And at "SCOTUSblog," Lyle Denniston has a post titled "President denied authority to detain civilians in U.S."
"Even the Recused Judge Agreed With This Appeal's Outcome": Today's installment of my "On Appeal" column for law.com can be accessed here.
Posted at 12:30 PM by Howard Bashman
"Judge frees teen imprisoned for consensual oral sex": The Atlanta Journal-Constitution provides a news update that begins, "A judge today ordered that Genarlow Wilson be freed from prison, where he has spent more than two years for receiving consensual oral sex from a 15-year-old girl when he was 17. Monroe County Superior Court Judge Thomas Wilson also amended Wilson's felony conviction to a misdemeanor without the requirement that he register as a sex offender."
Posted at 12:27 PM by Howard Bashman
"Ga. Supreme Court rejects challenge to voter ID law; Reverses ruling that found it unconstitutional": Bill Rankin of The Atlanta Journal-Constitution provides a news update that begins, "The Georgia Supreme Court on Monday threw out a challenge to the state's voter ID law, ruling that the plaintiff who brought the case did not have legal standing to do it. The court's decision reverses a ruling last September by a Fulton County judge who found the law unconstitutional."
And The Associated Press reports that "Ga. Court Tosses Voter ID Challenge."
"Judge says Genarlow Wilson should be released": The Atlanta Journal-Constitution provides a news bulletin that begins, "A judge on Monday voided a 10-year sentence for a man accused of having consensual oral sex with a 15-year-old girl when he was 17. He instead gave Genarlow Wilson a 12-month misdemeanor sentence with credit for time already served. The state is likely to appeal the ruling."
The Associated Press is reporting: In early coverage of today's U.S. Supreme Court rulings, Pete Yost has articles headlined "Court Allows Recovery of Cleanup Costs" and "Court Rules Against Home Care Workers."
In addition, The AP also provides reports headlined "Court Rules Against Philip Morris"; "Court to Review Cocaine Sentencing Case"; "Court Goes Against Labor in Pension Case."
"Court to hear cocaine sentence case; issues five unanimous rulings": Lyle Denniston has this post at "SCOTUSblog."
The five argued cases in which the Court today issued decisions are:
"Roberts Court Discord Rises Over Abortion, Death-Penalty Cases": Greg Stohr of Bloomberg News provides this report.
Posted at 09:58 AM by Howard Bashman
Programming note: I'll be off-line until 11 a.m. eastern time meeting with a potential new appellate client. For prompt coverage of today's U.S. Supreme Court opinions and orders, please visit "SCOTUSblog."
Posted at 09:55 AM by Howard Bashman
"IQ debate unsettled in death penalty cases; The Supreme Court ruled against executing the mentally retarded, but defining that group has proved difficult": David G. Savage has this article today in The Los Angeles Times.
Posted at 08:22 AM by Howard Bashman
"Gay marriage vote to test DiMasi's clout; House members weighing positions": This article appears today in The Boston Globe.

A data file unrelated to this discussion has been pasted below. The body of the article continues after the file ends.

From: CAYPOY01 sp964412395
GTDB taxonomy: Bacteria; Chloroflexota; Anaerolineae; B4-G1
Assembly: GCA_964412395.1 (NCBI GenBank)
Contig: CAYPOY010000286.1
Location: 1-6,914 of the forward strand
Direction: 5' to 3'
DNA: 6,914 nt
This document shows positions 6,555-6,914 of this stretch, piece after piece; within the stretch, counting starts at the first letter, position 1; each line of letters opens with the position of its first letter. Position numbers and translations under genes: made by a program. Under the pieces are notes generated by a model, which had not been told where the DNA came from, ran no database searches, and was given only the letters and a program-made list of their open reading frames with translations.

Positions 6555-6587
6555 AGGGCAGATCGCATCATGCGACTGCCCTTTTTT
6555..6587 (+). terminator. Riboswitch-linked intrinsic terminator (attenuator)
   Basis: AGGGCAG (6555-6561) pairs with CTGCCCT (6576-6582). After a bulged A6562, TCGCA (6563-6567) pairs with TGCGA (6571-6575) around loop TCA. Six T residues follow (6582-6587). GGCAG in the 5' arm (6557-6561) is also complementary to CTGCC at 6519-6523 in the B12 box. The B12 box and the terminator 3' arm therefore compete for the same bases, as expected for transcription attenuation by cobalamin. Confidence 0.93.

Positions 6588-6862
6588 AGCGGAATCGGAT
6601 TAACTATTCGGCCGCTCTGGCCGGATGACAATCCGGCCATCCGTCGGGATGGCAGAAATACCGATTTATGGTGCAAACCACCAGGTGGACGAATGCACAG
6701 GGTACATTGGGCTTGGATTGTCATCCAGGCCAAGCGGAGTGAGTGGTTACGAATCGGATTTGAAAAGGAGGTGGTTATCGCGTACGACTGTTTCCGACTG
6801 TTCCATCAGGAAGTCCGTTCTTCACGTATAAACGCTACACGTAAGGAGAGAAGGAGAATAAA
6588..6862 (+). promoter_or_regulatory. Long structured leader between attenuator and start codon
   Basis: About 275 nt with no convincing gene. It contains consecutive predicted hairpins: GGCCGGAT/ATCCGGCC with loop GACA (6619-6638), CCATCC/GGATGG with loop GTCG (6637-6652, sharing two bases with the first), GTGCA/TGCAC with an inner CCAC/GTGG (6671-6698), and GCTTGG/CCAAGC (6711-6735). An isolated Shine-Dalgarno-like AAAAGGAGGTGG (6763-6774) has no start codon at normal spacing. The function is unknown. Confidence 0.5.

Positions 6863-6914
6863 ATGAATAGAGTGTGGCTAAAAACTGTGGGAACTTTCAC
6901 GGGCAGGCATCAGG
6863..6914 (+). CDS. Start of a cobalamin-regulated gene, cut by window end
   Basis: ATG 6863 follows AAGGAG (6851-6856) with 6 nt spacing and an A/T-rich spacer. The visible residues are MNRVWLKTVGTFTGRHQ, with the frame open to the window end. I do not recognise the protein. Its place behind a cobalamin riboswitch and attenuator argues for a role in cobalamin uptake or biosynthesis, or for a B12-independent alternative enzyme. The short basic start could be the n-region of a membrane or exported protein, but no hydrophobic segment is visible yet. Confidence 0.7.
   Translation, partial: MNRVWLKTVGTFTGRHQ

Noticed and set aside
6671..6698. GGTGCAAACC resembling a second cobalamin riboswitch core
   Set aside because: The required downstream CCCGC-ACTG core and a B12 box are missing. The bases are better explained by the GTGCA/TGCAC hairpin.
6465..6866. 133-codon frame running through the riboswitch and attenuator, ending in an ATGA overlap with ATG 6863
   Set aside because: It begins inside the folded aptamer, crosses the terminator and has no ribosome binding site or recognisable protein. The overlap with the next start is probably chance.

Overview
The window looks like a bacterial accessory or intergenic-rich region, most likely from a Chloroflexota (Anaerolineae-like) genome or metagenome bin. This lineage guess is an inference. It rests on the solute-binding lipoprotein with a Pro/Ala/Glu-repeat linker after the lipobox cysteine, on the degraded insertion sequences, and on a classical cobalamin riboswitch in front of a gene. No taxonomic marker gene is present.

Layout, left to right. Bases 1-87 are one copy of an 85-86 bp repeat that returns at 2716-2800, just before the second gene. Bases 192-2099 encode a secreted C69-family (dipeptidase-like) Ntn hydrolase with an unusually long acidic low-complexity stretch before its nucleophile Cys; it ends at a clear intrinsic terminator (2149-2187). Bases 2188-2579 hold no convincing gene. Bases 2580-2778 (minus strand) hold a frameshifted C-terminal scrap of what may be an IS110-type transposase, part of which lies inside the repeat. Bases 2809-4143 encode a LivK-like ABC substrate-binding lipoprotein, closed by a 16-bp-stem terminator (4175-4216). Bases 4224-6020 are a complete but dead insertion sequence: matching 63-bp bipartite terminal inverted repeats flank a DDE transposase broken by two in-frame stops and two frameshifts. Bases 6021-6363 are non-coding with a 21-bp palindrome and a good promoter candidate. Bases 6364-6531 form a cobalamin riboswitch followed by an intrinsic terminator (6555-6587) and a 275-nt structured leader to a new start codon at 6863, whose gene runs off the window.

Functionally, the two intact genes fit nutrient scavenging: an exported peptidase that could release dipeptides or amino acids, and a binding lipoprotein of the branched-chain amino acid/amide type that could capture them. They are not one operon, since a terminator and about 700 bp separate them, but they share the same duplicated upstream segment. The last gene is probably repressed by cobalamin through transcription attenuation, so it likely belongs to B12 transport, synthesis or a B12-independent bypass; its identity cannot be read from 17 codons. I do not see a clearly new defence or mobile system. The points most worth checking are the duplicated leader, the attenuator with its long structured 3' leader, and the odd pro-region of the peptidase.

Posted at 08:20 AM by Howard Bashman
"A %$#@ slippery slope on raw talk? Some wonder how far broadcasters will go in the wake of a court ruling easing limits on 'unscripted expletives.'" Jim Puzzanghera has this article today in The Los Angeles Times.
Posted at 08:19 AM by Howard Bashman
"Weeding out the innocents: Just because a vast majority of prisoners were rightly convicted doesn't mean we shouldn't look for those who weren't." Law Professor Samuel R. Gross has this op-ed today in The Los Angeles Times.
Posted at 08:17 AM by Howard Bashman
"Judge to rule today on Genarlow Wilson sentence": The Atlanta Journal-Constitution provides a report that begins, "A Monroe County judge is expected to issue a ruling Monday on a request to free 21-year-old Genarlow Wilson, who is serving a 10-year prison sentence for a sexual encounter with an underage girl when he was 17. Wilson's attorney appealed to a judge last week to free Wilson from prison and throw out his conviction for receiving consensual oral sex from a 15-year-old girl when he was 17."
And today's edition of The Los Angeles Times contains an article headlined "Sex landed teen in prison, and in limbo; A consensual encounter meant a 10-year sentence for Genarlow Wilson; The law has since changed, but that may not help him."
"Judge's role in plea overturns sentence": The Washington Times today contains this article reporting on a ruling that the U.S. Court of Appeals for the D.C. Circuit issued last Tuesday.
Posted at 08:05 AM by Howard Bashman
"Suit to decide workplace 'hate speech'": The Washington Times today contains an article that begins, "The words 'natural family,' 'marriage' and 'union of a man and a woman' can be punished as 'hate speech' in government workplaces, according to a lawsuit that is being appealed to the U.S. Supreme Court."
Posted at 08:03 AM by Howard Bashman
"No signs of phaseout for Guantanamo": This article appears today in The Boston Globe.
And The Los Angeles Times today contains an article headlined "Powell: It's time to close Guantanamo; The onetime secretary of State says the prison is only damaging the United States in the eyes of the world."
"Libby's Supporters Who Wrote to Judge Learn That Letters Take on New Life on the Web": The New York Times today contains an article that begins, "In what may be a sign of things to come, the lawyers for I. Lewis Libby Jr. last month invoked the rarely used courtroom tactic: the 'bloggers can be mean' defense."
"A Test of the Senate": The New York Times today contains an editorial that begins, "The Senate has scheduled a no-confidence vote today on Attorney General Alberto Gonzales."
And The Los Angeles Times reports today that "Vote on Gonzales marks juncture in probe; The next step for the inquiry of the U.S. attorney firings is unclear as the Senate takes up a no-confidence motion, which Tony Snow calls 'purely a symbolic act.'"
"Trial this week for prosecutor in Duke case; Mike Nifong to face ethics charges": This article appears today in USA Today.
Posted at 06:45 AM by Howard Bashman
"Vietnamese, Americans Appeal Rulings on Use of Agent Orange": Today in The New York Sun, Joseph Goldstein has an article that begins, "A federal appeals court will soon hear oral arguments in lawsuits brought by citizens of Vietnam and American Vietnam War veterans who say their health has suffered from exposure to the defoliant Agent Orange."
Posted at 06:42 AM by Howard Bashman